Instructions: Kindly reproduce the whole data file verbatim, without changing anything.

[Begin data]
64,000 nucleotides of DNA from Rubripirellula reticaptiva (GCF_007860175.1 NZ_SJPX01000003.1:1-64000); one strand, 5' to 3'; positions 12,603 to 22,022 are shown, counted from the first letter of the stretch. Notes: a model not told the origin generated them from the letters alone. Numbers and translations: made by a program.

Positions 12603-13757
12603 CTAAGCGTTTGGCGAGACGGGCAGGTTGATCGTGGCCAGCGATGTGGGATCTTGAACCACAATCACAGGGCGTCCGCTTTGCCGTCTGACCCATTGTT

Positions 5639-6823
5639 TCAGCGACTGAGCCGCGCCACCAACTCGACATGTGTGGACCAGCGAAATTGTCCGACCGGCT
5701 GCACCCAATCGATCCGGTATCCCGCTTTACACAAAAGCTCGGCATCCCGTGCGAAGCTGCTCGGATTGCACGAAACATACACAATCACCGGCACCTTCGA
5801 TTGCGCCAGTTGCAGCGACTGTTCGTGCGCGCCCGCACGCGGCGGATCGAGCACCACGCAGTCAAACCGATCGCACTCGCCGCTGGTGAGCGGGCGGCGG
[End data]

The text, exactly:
64,000 nucleotides of DNA from Rubripirellula reticaptiva (GCF_007860175.1 NZ_SJPX01000003.1:1-64000); one strand, 5' to 3'; positions 12,603 to 22,022 are shown, counted from the first letter of the stretch. Notes: a model not told the origin generated them from the letters alone. Numbers and translations: made by a program.

Positions 12603-13757
12603 CTAAGCGTTTGGCGAGACGGGCAGGTTGATCGTGGCCAGCGATGTGGGATCTTGAACCACAATCACAGGGCGTCCGCTTTGCCGTCTGACCCATTGTT

Positions 5639-6823
5639 TCAGCGACTGAGCCGCGCCACCAACTCGACATGTGTGGACCAGCGAAATTGTCCGACCGGCT
5701 GCACCCAATCGATCCGGTATCCCGCTTTACACAAAAGCTCGGCATCCCGTGCGAAGCTGCTCGGATTGCACGAAACATACACAATCACCGGCACCTTCGA
5801 TTGCGCCAGTTGCAGCGACTGTTCGTGCGCGCCCGCACGCGGCGGATCGAGCACCACGCAGTCAAACCGATCGCACTCGCCGCTGGTGAGCGGGCGGCGG